Computers and information systems are important components of modern business. Students are introduced to the basic terminology and concepts of information system design, construction, and usage. The values and limitations of computing capabilities are explored. Emphasis is placed on the use of computer hardware and software systems in information processing and on the interface of information systems with management in helping to achieve the objectives of an organization.
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Ergonomics emphasizes the technical knowledge necessary to analyze and predict the performance of humans in human–machine systems. Basic courses cover capabilities and limitations of major human subsystems including cardiovascular, muscular, and cognitive (information processing) systems. Knowledge of these human subsystems is used to aid in the design of effective and safe working environments.
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In the design and implementation of integrated systems, industrial engineers must be able to master the technology of new systems, to understand the technical change process, and to achieve the benefits of such systems. Management engineering courses emphasize the role of people acting as individuals, and in groups, in operating systems. Theories of administration, group dynamics, and human motivation are applied to specific managerial problems related to the establishment, clarification and modification of an organization’s objectives. They also cover the design, evaluation, and improvement of human–machine systems for accomplishing these objectives
Manufacturing engineering is concerned with determining how to manufacture engineered products with minimal capital investments and operating costs in facilities safe to both workers and the environment. Students study methods for evaluating production and inventory systems, facility layout, and material handling systems and are prepared to aid in the daily operation of a manufacturing facility while evaluating operations for the future.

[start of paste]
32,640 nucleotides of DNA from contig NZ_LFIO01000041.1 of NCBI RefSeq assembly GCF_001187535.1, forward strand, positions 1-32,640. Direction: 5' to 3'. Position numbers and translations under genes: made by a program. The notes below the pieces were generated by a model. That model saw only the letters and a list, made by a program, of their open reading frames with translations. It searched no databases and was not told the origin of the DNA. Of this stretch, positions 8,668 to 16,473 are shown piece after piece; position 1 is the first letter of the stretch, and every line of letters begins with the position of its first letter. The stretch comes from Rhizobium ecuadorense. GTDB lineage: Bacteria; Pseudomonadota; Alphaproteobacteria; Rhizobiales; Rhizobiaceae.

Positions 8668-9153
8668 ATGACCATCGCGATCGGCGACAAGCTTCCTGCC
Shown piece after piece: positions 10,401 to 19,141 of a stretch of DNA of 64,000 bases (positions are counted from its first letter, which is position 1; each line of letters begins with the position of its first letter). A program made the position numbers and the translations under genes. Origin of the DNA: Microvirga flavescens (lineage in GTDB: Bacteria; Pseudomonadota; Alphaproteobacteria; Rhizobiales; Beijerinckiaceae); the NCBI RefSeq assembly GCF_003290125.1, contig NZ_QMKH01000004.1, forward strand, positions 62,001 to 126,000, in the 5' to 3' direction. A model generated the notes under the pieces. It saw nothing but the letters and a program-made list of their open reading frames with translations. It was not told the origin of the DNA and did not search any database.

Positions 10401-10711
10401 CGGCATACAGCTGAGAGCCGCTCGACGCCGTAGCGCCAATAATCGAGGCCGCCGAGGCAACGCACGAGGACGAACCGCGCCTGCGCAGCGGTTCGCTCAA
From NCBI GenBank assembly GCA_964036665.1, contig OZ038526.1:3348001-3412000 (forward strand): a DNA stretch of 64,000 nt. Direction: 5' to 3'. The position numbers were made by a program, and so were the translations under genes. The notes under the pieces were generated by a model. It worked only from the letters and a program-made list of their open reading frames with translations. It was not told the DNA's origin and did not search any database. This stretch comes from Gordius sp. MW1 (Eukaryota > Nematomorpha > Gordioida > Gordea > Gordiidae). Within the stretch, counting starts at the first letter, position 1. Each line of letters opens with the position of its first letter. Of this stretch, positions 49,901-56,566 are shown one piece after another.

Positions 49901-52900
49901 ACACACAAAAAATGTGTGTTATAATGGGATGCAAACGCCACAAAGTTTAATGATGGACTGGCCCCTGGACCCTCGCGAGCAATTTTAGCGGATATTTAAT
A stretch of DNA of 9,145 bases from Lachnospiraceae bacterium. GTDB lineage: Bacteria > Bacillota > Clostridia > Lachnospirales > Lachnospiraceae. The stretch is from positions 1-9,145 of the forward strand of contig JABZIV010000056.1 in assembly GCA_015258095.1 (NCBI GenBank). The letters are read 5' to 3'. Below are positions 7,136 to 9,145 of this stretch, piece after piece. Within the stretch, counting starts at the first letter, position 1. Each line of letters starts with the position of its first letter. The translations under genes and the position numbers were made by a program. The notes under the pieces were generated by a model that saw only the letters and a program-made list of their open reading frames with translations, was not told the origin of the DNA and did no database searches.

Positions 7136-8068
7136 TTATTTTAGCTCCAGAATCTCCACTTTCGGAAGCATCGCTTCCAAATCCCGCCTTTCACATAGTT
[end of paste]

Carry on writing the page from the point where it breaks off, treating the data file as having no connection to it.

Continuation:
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Operations research is an applied science devoted to describing, understanding, and predicting the behavior of systems, and guiding them towards better performance. Courses in this area cover the use of mathematics in constructing models to analyze and design operational systems. Students study a variety of model structures and their application to real world processes such as production, maintenance, inspection, resource allocation, distribution, and scheduling.
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Industrial and Operations Engineering graduates understand how to cope with uncertainty in the design of engineering systems. In particular, they design quality control systems and apply reliability analysis and experimental design techniques to design better products and processes.
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Students in the College of Engineering can elect one or more academic minors offered by departments within LS&A. Minors are intended to recognize the completion of a coherent sequence of courses in a particular academic area and require more careful selection of your non-engineering courses. They serve as recognition, via transcript notations, of the completion of a more in-depth course sequence.
For more information: LS&A Minors Approved List by the College of Engineering
For undergraduate IOE students interested in pursuing a career in manufacturing, this program will expose them more to the field. The concentration consists of a sequence of courses in manufacturing (IOE425, IOE441, ME481, etc.). The credit hours for this sequence will be contained within the usual BSE degree requirements. The Program Advisor for the degree program will advise and audit the concentration sequence “Manufacturing Systems Concentration” will appear in your transcript but not on your diploma The MSC will focus on systems-approach to manufacturing and design for future requirements.
For more information: visit the Mechanical Engineering website
The College of Engineering offers a variety of academic minors and co-curricular programs to complement our undergraduate engineering degrees. Through these opportunities, students can apply engineering skills while traveling abroad, obtain hands-on entrepreneurial experience, explore artistic and creative passions and much more.
The College of Engineering Honors Program at the University of Michigan provides a unique opportunity for highly-motivated students to reach their full potential, both inside and outside of the classroom. Specialized academic requirements create an enriched learning environment that caters to the various disciplines of the College of Engineering. Honors students work closely with faculty and student mentors, facilitating strong intellectual bonds and personal growth. If you are ready to be challenged beyond the scope of traditional curricula, and are looking for an enriching community, then the Honors Program could be the perfect way to explore your talents.
For more information, please visit the CoE honors program.
Industrial and Operations Engineering